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'Methyl magnet' genes can cause family cancer risk

16 August, 2011

Medical researchers have discovered a new type of mechanism causing cancer susceptibility, showing that tiny changes in some anti-cancer genes can act as magnets to attract modifying "biochemical tags", effectively switching them off and predisposing families to an increased risk of the disease.

  • Researchers discover a new cause for cancer susceptibility
  • Subtle alterations in genes passed from parent to child can attract biochemical changes that predispose to cancer
  • Discovery offers new options for genetic diagnosis and interventions in families at risk

Medical researchers have discovered a new type of mechanism causing cancer susceptibility, showing that tiny changes in some anti-cancer genes can act as magnets to attract modifying "biochemical tags", effectively switching them off and predisposing families to an increased risk of the disease.

The study and its findings are reported in the leading international journal Cancer Cell.

The researchers, from the University of New South Wales (UNSW), believe a tiny spelling mistake involving a single letter in the DNA sequence near the start of the genes is what attracts the biochemical tag – known as methylation.

This biochemical tag directly impacts on our DNA, by switching genes off.

"Methylation sits on top of our DNA, and provides the instructions to turn the gene off," explains study co-leader, Dr Megan Hitchins, from UNSW’s Lowy Cancer Research Centre.

In one well-known cause of hereditary cancer, changes in the cancer-prevention gene MLH1 are passed from parent to child creating up to 80 percent risk of developing bowel, uterine and other cancers. However, some families with hereditary cancer have no spelling mistakes in MLH1, but instead have methylation sitting on the gene.

"When the methylation attaches to the MLH1 gene in these families, it causes it to be completely switched off and as a consequence cancer develops," says study co-leader and head of the adult cancer program at the Lowy Cancer Research Centre, Professor Robyn Ward. "But until now, we did not understand how these methylation tags were being passed from parent to child."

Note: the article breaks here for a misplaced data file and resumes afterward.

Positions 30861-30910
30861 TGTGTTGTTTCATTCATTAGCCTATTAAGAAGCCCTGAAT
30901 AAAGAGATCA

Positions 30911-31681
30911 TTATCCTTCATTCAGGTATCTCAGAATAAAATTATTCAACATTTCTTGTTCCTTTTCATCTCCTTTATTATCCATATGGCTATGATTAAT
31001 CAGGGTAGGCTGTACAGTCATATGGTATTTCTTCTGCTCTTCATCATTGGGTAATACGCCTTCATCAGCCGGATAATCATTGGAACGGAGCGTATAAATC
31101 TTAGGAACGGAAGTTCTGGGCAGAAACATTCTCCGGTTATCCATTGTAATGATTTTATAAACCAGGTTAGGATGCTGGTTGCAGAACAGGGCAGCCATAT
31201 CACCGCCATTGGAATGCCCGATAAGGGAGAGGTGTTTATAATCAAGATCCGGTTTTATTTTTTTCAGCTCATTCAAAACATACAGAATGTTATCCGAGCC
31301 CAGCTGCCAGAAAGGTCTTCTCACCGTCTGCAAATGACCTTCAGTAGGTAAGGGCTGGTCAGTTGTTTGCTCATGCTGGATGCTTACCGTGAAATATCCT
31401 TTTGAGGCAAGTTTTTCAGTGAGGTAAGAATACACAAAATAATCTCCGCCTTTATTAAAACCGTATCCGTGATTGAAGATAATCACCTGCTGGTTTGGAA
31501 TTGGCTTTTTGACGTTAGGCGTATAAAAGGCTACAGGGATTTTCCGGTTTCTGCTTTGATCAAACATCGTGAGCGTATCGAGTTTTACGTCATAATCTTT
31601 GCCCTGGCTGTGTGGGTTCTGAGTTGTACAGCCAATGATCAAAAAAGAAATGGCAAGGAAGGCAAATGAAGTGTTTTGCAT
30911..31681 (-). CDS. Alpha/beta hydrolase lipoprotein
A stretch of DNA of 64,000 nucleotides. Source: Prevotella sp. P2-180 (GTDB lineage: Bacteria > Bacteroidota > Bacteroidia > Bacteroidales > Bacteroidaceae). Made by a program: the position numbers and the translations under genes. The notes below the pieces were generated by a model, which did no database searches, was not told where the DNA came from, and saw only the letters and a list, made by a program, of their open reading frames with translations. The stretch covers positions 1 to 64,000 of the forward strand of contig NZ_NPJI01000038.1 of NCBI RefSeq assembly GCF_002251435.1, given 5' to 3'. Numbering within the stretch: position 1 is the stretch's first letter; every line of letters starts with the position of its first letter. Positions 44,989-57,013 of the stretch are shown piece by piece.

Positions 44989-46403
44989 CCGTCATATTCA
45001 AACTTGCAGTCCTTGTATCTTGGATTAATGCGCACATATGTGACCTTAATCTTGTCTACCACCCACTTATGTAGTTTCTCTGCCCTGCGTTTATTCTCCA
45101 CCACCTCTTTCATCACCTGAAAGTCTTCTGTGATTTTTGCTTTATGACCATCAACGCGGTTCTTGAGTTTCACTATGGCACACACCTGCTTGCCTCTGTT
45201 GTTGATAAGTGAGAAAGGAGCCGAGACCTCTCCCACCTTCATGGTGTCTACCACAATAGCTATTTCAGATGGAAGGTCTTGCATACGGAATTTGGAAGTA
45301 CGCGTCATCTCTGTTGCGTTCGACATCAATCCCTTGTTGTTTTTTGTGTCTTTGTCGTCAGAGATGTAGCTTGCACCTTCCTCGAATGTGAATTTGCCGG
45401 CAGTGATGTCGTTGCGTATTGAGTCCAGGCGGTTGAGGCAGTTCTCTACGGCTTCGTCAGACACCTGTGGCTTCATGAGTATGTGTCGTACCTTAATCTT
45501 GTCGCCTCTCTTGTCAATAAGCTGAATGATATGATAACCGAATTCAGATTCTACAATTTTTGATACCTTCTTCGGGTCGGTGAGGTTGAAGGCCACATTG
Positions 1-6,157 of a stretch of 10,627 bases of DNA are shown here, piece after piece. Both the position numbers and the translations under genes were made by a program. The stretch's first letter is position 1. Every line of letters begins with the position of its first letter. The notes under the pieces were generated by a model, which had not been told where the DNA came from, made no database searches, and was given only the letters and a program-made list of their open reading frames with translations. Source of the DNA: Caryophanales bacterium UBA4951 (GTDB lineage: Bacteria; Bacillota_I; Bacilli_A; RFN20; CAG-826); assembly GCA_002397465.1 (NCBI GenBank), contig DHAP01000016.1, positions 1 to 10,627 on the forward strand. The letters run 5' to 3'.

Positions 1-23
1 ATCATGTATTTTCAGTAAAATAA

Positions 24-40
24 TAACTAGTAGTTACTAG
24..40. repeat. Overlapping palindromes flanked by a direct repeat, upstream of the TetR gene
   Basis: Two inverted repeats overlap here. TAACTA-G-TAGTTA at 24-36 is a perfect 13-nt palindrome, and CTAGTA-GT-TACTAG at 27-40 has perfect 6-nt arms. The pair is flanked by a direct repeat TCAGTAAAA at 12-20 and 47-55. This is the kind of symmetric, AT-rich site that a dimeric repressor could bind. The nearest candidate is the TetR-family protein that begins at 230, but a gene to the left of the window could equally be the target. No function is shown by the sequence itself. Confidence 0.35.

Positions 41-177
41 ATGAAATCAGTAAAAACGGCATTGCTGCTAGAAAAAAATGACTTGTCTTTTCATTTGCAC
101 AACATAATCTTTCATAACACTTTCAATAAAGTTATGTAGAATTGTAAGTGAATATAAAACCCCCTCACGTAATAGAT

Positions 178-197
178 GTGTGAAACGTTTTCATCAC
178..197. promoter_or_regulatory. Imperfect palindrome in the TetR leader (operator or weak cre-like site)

In the study the researchers looked at three generations of a large family, who had cancer at a young age, but in whom no spelling mistakes typical of this hereditary cancer syndrome had been found. Strikingly several members of the family from all generations had methylation tags on their gene.

"In this family, biochemical tags attached to the MLH1 gene were present in all three generations. This was intriguing since these markers are usually removed during the production of eggs and sperm," Dr Hitchins said.

"What we found was that a subtle change near the gene was acting like a magnet to attract methylation. So it was not the methylation itself that was being passed from parent to child, but rather the DNA change, and this acted as a methyl magnet," she said.

The methylation was cleared away in the sperm and eggs and then recreated in each new generation, the researchers said.

Professor Ward said the discovery pinpointed the cause of cancer in this family and it offered new options for genetic diagnosis, counselling and early interventions in other families at risk of hereditary cancers.

The team is also exploring the use of certain drugs to clear away the methylation in cancer to switch the anti-cancer genes back on again. In the future these drugs may be used to create a more targeted approach to cancer treatment and possibly prevention.

Other researchers involved in this study were the Genetic Services of Western Australia and School of Paediatrics and Child Health, University of Western Australia.

Source: University of New South Wales (UNSW)

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